Carol Radull’s universe is full of light and laughter. Nothing stands out about the veteran journalist quite like her radiant demeanour and charismatic smile.
Radull is more than a sports journalist. She is, hands down, the personification of excellence in journalism, the result of two decades of refinement. There’s nobody better to talk about sports in Kenya and Africa, women in sports, football and the future of Kenya’s athletics – she agrees with glee and a bit of blushing.
After 21 years at the Radio Africa Group, Radull is bringing her famous smile to the Nation Media Group. I begin by asking about her social life, what is she like away from the euphoria, the raw emotions of sports?
Radull is a fitness junkie. At this stage of her life – she is well in her 40s – health comes first, she says, which is why she always has water by her side. During the one-hour duration of this interview, she will drain a pitcher.
Grief has courted her family all her adult life. Radull lost her younger brother in the 1980s to cancer. In 1998, her elder brother was stabbed to death by criminals. Eight years ago, cancer struck again, this time taking her dad. Just when her coast seemed to clear, her marriage went asunder.
She is disinclined to talk about these whirlpools, only observing: ‘‘It’s hard to live life without your brothers once you’ve had them.’’ She adds: “Anyone who’s had cancer in their family will tell you it’s a long, hard, stressful and emotionally draining experience.”
Over the years, she has established a morning routine of praying and reading the Bible.
“We’re all at God’s mercy. I pray for the health of the sick and better health for the healthy. We’re living at a time when people are sicker and with less money.”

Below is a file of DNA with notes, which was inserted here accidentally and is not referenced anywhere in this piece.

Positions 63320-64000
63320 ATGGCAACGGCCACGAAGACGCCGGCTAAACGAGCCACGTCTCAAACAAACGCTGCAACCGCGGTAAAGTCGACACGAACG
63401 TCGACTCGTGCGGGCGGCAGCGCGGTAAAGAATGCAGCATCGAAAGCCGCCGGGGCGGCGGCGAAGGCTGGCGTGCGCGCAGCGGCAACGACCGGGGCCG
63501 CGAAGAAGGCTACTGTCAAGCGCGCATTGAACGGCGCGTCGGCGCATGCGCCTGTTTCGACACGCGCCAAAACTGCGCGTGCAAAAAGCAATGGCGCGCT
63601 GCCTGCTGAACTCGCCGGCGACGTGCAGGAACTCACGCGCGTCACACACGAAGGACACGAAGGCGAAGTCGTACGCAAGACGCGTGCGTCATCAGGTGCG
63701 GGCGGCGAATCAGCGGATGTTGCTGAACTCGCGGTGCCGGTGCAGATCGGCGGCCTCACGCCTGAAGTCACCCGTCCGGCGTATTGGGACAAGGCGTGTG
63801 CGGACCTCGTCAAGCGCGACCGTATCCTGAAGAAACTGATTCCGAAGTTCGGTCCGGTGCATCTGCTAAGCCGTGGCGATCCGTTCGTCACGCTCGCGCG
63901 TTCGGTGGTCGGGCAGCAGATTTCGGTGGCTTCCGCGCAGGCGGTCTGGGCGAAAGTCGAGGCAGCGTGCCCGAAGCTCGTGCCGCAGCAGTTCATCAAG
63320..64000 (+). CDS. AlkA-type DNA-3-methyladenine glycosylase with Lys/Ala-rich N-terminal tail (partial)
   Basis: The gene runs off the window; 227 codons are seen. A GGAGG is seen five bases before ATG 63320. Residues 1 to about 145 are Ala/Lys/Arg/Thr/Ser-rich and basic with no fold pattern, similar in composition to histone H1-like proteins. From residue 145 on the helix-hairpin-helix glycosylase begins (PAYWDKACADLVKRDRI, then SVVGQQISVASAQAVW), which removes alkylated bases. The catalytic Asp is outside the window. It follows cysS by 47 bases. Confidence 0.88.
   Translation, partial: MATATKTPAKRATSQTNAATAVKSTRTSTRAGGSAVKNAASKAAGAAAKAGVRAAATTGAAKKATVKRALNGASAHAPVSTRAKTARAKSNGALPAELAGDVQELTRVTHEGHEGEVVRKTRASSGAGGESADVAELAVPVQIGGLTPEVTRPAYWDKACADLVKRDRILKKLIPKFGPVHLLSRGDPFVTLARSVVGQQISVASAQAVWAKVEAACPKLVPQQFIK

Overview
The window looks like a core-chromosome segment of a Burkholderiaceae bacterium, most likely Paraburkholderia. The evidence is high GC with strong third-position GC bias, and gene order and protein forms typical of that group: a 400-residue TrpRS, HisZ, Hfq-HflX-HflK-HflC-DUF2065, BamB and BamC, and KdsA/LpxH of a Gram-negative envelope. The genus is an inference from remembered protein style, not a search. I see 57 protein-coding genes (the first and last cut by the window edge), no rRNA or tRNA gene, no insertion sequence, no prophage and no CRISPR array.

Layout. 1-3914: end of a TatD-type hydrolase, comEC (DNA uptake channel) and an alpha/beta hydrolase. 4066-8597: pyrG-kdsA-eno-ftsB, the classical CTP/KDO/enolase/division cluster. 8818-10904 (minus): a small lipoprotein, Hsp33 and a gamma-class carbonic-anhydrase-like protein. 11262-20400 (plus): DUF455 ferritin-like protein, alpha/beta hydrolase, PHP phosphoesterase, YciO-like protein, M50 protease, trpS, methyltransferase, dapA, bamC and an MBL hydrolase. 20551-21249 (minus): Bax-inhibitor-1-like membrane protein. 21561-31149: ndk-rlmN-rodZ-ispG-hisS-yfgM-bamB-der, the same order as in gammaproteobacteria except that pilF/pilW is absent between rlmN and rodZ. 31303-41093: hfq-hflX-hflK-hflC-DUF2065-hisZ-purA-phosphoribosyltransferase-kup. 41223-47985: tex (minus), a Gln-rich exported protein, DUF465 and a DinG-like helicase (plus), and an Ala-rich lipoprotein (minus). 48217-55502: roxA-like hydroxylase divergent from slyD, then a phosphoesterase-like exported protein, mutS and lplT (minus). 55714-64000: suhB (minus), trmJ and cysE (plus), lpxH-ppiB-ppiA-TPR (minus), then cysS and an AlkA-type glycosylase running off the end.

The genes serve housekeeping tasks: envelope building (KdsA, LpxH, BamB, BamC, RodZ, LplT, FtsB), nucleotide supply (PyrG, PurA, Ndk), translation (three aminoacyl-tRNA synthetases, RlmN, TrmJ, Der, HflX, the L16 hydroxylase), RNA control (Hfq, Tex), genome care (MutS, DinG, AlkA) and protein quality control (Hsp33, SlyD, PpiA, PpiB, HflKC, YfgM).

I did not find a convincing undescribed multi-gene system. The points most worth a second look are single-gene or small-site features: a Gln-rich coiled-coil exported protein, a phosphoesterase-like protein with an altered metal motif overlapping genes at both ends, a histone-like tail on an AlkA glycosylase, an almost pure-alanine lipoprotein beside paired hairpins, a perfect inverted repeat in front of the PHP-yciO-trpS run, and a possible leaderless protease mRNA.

Does she have a family?
“Family is a private affair to me,” Radull replies. “I’m happy in my space, in my relationship status and my family life,” she adds, and indicates that the subject is closed.
When you’re in your own lane, there’s no traffic, reads her bio on Instagram. The import? “Compete with yourself,” she explains. “We are all in different stages in life. I have a long career behind me, for instance. In every aspect of my life, I’m competing with myself.”
I wonder what path she’s orbiting, and if there is any particular song that speaks to her circumstances in life at the moment?
“Us against the world,” she blurts, adding quickly, “not in a romantic sense. I’m at a point where I’ve been singing the same song over and over about the state of sports in Kenya. It doesn’t matter what the sport is, the issues are the same. Even after banging my head on a brick wall, I’m unsure if anyone is listening or whether I’m making any impact. I feel like it’s me against the world.”
On aspirations, she says raising her family is a priority. Professionally: to find a different way of “making noise about the welfare of sports persons in the country”.
A lot has been said about Team Kenya’s performance at the Tokyo Olympics. Her verdict?
“Our athletes did their best under the circumstances. Qualifying for the Olympics alone was a big win. We don’t appreciate what our athletes go through. We only criticise them when they fail to bring the medals.”
Kenya’s dismal show in sports can’t be blamed on any one quarter, Radull argues. But she has axes to grind with sports managers, fans and athletes.
Talented and smart professionals
“We don’t watch rugby league matches, for instance. When attendance is poor, sponsorship is curtailed. When sponsorships are minimal, our players have to take day jobs to sustain themselves. They only play as a side job.’
“It’s different in South Africa, for example, where fans go out to watch matches, corporates sponsor teams in multi-billion shilling deals and players engage in sports exclusively. Their level of professionalism and hours put into the game and ours are nowhere near the same. Back here, we only go after the federations and unions when our teams falter,” she says.
For 15 years, she hosted a talk show with Roy Karuhize and Kieni Githinji, both whom she describes as acutely talented and smart professionals. “We’re family,” she quips.
So, what has the duo taught her about men’s universe. Radull contemplates before noting with a laugh: “That men are less organised than women. Possibly because they take on a lot at the same time. Men such as Roy are too nice to turn down requests. Sometimes they end up forgetting about some engagements as a result.’’